The children were riveted.
And then there’s Shah Jahan’s OCD. Everything about the Taj Mahal had to be symmetrical, from matching turrets and gates to the steeple atop the dome. I’m a fan of asymmetry, myself, but the extent to which the Shah achieved his objective is staggering. Of course, if a designer stood to lose his life for pointing out that it might be a nice surprise to put one set of steps on an angle, chances are he’d stay mum and keep working like mad. I imagined Shah Jahan as a Mogul Howard Hughes with full blown dementia, “I said EXACTLY symmetrical damn it! What part of ‘symmetrical’ do you not understand? The part that says 5 millimeters on the left means 5 millimeters on the right – not 6! I KNOW it’s been 20 years and it’s going to be 20 more years until we get this RIGHT! How many times to I need to say this? Keep the Taj symmetrical people, or I won’t wait until your fingers are bloody stubs.”
The boys ran around the building, testing the symmetry by putting their eyes to grates and holding their arms out, delineating the middle, to see how everything matched up. We all watched the guide shine a flashlight through the jewels in the white marble to show how deep they had been inlaid. As I walked around the base of the mausoleum, I wondered why this building seemed more impressive, say, than the Giza pyramids or Notre Dame? The only answer that came to me was that the Taj Mahal is an incredible piece of architecture, precision, and artistry but it is also accessible. I could touch the walls and walk on the marble floors in my stocking feet. Even with thousands more tourists pouring through the gate, my connection to the building felt personal – intimate.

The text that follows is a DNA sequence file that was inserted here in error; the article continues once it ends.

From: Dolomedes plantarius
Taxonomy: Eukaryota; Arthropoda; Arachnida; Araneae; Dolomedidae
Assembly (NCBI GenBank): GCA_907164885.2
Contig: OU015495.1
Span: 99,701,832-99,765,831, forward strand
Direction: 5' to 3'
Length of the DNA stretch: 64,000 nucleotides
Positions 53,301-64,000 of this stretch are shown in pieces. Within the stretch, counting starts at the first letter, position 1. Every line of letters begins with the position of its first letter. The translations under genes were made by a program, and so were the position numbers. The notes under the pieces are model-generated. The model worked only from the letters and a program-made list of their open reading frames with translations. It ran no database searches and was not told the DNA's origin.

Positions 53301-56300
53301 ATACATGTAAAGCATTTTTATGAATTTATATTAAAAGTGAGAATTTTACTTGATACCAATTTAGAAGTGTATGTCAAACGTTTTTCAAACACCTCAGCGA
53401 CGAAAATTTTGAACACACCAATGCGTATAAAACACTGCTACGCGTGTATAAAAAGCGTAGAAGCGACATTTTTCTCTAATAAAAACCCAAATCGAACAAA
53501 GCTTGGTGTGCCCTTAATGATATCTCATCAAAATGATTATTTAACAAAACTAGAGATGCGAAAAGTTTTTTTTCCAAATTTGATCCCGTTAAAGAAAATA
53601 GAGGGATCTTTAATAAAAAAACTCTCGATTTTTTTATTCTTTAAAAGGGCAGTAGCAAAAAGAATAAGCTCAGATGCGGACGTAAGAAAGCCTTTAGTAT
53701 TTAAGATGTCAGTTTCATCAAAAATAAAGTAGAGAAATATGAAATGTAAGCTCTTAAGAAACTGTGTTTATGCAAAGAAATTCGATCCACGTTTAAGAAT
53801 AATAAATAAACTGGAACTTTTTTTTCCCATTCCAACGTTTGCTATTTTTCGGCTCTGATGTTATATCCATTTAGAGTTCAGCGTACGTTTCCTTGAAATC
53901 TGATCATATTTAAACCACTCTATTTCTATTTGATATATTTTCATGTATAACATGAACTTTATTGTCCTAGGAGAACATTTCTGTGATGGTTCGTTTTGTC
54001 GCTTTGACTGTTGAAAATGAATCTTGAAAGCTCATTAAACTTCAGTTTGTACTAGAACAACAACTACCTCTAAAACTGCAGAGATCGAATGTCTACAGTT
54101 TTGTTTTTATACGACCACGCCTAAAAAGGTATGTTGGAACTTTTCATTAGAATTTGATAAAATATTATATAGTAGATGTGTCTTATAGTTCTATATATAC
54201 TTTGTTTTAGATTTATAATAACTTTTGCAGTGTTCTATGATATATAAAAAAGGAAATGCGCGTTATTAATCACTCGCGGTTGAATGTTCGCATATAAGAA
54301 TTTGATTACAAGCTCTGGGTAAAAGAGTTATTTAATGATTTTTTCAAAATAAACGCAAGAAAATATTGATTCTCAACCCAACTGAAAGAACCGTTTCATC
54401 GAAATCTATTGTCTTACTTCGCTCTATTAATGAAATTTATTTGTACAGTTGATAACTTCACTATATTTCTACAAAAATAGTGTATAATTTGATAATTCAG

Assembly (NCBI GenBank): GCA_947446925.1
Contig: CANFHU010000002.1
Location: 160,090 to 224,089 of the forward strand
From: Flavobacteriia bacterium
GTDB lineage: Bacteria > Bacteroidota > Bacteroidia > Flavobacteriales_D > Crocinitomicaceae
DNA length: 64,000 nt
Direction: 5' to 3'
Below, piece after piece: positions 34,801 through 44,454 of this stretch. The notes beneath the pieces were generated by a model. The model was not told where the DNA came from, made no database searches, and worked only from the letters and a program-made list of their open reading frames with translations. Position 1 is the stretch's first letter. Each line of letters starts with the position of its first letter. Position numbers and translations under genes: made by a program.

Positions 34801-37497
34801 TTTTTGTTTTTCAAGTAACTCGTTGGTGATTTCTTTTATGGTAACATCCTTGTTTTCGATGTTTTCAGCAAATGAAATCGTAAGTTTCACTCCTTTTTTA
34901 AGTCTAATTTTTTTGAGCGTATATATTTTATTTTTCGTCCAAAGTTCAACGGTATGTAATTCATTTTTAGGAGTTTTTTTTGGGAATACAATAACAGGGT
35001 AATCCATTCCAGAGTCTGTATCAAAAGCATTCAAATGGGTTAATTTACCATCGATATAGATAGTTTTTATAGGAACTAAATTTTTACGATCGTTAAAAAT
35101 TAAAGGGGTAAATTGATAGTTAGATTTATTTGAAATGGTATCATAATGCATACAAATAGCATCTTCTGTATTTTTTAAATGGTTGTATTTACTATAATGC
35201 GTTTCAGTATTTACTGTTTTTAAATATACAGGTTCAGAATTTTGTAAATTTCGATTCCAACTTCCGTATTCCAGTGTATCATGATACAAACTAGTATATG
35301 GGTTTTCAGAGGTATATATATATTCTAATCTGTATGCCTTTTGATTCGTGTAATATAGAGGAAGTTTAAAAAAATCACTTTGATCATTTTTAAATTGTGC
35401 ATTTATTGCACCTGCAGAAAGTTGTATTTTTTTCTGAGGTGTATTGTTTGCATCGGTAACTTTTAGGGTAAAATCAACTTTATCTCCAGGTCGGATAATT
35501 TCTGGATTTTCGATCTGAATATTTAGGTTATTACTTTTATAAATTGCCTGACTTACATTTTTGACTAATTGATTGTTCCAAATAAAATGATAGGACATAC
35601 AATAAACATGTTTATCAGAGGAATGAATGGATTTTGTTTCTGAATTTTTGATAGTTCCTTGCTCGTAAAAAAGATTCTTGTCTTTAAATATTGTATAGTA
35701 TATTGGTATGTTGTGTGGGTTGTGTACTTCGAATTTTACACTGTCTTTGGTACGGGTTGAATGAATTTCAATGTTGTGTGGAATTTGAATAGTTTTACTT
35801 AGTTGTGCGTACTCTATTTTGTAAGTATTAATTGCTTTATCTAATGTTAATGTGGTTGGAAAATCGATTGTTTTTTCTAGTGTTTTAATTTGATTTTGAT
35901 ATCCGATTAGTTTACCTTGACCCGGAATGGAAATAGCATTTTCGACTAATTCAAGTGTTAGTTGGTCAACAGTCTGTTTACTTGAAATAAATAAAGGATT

It was hard to leave. As the family gathered at our exit and Keir paid the guide, I asked the boys if they had liked the Taj Mahal. They both declared enthusiastically that they had loved it and that it was a highlight of the trip so far. “Good,” I said, proud that I’d given my young sons a dose of culture that few American contemporaries get to experience. “Keir says that on the way out of town, we’re hitting a Pizza Hut.” They both jumped up and down excitedly, squealing their excitement and approval of the Pizza Hut choice. They even made up a Pizza Hut dance as we waited for Erik and Shona to join us.
I didn’t ask if Pizza Hut had now surpassed the Taj Mahal as one of the highlights of the trip because part of the mythology of our family is that our passion for the arts and culture far outweighs our interest in common pastimes like chowing down on a slice.
I’ll hang onto that for a little bit longer.
|Checking out the carvings and the inlaid jewels|
|Symmetry through the grate, if you hold the camera right!|
|The boys testing out the symmetry from the middle line|
|The Pizza Hut dance (Zoe is celebrating behind them as well)|